2003 – 2005. Wolfe’s first NASCAR crew chief opportunity came at Fitz Bradshaw Racing in 2006. He then moved to Braun Racing in 2008 and then CJM Racing in 2009 before settling at Team Penske in 2010.
In 2010, Wolfe led Brad Keselowski to the NASCAR Xfinity Series championship after posting six wins on the season. In 2011 the duo made the leap to the NASCAR Cup Series and in just their second season together in the NASCAR Cup Series (2012), he led Brad Keselowski to the series championship, becoming the first crew chief in NASCAR history to win a NASCAR Cup Series and a NASCAR Xfinity Series championship as the duo posted five wins in 2012 in the Cup Series.
From 2011-2019, Keselowski and Wolfe put up 29 wins, 110 top fives and 175 top 10s. The in 2020, Wolfe joined Joey Logano and the No. 22 team and has not missed a beat. Since joining forces, Logano and Wolfe have made 106 start together in the NASCAR Cup Series amassing seven wins, 31 top fives and 51 top 10s. they have qualified for the Playoffs all three seasons of working together and have made the Championship 4 Round twice (2020, 2022).
The Logano-Wolfe pair has combined for the following achievements in 106 NASCAR Cup Series races together since 2020:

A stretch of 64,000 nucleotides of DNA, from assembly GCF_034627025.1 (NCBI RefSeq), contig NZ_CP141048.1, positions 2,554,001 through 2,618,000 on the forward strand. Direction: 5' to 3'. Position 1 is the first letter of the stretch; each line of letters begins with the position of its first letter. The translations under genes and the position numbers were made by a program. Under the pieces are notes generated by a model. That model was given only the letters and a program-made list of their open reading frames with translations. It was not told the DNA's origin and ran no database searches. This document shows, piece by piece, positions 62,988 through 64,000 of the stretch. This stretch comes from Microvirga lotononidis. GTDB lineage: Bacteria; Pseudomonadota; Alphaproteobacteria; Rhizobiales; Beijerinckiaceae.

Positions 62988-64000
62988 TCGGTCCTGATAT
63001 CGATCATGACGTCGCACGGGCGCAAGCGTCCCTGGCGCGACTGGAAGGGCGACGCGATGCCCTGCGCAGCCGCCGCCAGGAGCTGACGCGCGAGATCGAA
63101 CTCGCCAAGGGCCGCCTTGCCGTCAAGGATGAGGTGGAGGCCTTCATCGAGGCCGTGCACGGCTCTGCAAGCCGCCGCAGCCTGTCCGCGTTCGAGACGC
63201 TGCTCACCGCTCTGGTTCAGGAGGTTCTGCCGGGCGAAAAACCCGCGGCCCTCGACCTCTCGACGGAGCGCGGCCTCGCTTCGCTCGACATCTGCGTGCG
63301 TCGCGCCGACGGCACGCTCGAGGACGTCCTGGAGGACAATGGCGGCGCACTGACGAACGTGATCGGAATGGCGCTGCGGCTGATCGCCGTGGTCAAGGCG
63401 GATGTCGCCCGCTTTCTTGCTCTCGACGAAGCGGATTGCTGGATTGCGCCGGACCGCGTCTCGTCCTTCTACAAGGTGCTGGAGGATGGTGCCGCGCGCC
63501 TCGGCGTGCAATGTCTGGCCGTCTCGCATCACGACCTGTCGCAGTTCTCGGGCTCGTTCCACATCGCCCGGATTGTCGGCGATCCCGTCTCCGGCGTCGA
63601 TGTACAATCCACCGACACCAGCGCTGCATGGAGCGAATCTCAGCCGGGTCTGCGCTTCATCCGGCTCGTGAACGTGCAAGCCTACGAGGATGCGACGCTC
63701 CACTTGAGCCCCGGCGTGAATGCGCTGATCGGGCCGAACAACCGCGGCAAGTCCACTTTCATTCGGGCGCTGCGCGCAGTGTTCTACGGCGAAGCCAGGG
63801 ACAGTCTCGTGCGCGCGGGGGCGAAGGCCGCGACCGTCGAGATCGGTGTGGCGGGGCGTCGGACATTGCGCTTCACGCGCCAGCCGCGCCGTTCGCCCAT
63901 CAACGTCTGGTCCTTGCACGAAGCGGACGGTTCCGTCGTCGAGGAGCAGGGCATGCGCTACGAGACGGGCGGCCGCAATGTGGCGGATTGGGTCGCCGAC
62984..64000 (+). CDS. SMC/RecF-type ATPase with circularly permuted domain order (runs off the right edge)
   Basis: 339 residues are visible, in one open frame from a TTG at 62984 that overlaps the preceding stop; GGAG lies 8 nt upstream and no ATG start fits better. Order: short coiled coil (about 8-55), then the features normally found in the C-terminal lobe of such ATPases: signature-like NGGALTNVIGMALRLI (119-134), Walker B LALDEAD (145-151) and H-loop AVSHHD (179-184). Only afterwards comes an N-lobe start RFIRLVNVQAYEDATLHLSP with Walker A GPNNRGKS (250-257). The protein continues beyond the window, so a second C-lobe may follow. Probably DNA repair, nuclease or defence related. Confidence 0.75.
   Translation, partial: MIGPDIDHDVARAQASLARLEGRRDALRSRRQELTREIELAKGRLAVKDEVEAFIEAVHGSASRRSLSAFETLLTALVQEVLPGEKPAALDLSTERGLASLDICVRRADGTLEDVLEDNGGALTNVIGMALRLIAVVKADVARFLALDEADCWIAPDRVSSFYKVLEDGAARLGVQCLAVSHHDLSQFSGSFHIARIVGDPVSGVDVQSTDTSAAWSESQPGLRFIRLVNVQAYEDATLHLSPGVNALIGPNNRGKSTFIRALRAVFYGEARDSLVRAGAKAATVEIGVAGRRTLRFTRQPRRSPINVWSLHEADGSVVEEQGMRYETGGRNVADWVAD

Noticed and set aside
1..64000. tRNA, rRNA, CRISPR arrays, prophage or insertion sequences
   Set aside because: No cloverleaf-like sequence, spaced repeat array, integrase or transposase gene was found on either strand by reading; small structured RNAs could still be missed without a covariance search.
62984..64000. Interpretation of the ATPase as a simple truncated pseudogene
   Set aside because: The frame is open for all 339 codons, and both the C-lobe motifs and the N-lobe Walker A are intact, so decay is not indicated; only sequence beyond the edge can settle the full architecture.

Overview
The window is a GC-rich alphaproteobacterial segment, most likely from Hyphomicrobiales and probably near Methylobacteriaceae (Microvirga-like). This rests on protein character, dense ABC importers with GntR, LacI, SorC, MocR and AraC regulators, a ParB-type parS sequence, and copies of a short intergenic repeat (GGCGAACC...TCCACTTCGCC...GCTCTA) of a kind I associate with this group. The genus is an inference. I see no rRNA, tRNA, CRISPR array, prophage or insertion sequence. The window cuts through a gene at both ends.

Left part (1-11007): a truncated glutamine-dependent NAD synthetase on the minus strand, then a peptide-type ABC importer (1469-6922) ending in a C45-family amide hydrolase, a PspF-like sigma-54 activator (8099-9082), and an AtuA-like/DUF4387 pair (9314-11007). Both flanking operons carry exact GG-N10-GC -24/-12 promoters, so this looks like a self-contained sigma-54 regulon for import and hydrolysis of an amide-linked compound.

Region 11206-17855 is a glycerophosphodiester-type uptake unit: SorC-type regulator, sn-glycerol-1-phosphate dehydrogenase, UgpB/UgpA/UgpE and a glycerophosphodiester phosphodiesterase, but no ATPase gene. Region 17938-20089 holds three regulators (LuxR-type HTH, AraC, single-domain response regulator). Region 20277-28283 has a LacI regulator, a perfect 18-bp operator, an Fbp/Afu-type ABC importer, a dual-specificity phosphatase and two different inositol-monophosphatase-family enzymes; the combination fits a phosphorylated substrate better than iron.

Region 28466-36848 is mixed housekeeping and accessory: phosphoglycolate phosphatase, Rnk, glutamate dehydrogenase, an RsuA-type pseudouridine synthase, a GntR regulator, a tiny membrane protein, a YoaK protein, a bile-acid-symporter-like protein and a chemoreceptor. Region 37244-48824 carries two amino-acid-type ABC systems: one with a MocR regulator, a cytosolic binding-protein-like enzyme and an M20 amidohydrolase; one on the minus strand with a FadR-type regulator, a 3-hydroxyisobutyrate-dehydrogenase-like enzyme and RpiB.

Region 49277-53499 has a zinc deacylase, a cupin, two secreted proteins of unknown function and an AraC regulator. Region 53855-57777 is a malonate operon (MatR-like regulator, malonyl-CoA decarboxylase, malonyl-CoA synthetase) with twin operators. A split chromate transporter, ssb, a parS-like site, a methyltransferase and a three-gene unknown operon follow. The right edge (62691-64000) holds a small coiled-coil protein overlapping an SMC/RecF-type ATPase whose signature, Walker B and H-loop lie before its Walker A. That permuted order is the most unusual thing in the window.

- Two NASCAR Cup Series Championship 4 appearances (2020, 2022)
- Three consecutive NASCAR Cup Series Playoffs appearances (2020-2022)
- 7 wins
- 31 top fives
- 51 top 10s
- 1,989 laps led
- 3 poles
So is Chase Elliott and Alan Gustafson. This is their 7th season together.
Since making his debut in the NASCAR Cup Series as a Hendrick Motorsport’s crew chief in 2005, Alan Gustafson has proven that he is one of the best in the sport. Now, the 2020 series crew chief champion has the chance to become the 16th different crew chief in the NASCAR Cup Series to win multiple titles all-time. If Gustafson and the No. 9 team pull off the championship this weekend, Gustafson will also become just the second active crew chief with multiple Cup Series titles, joining Adam Stevens (2015, 2019).
During his 18 seasons of full-time competition, Gustafson has worked with five different drivers: Kyle Busch (2005-2007), Casey Mears (2008), Mark Martin (2009, 2010), Jeff Gordon (2011-2015) and Chase Elliott (2016-Present). And during those 18 seasons he led his drivers to 15 Playoff appearances and to wins in 14 of the 18 seasons. This weekend at Phoenix will mark his fourth appearance in the Championship 4 Round, his first appearance was with NASCAR Hall of Famer Jeff Gordon in 2015 when they finished the season third in points. In his other two appearances, he won the championship in 2020 and finished fourth in the final standings last season.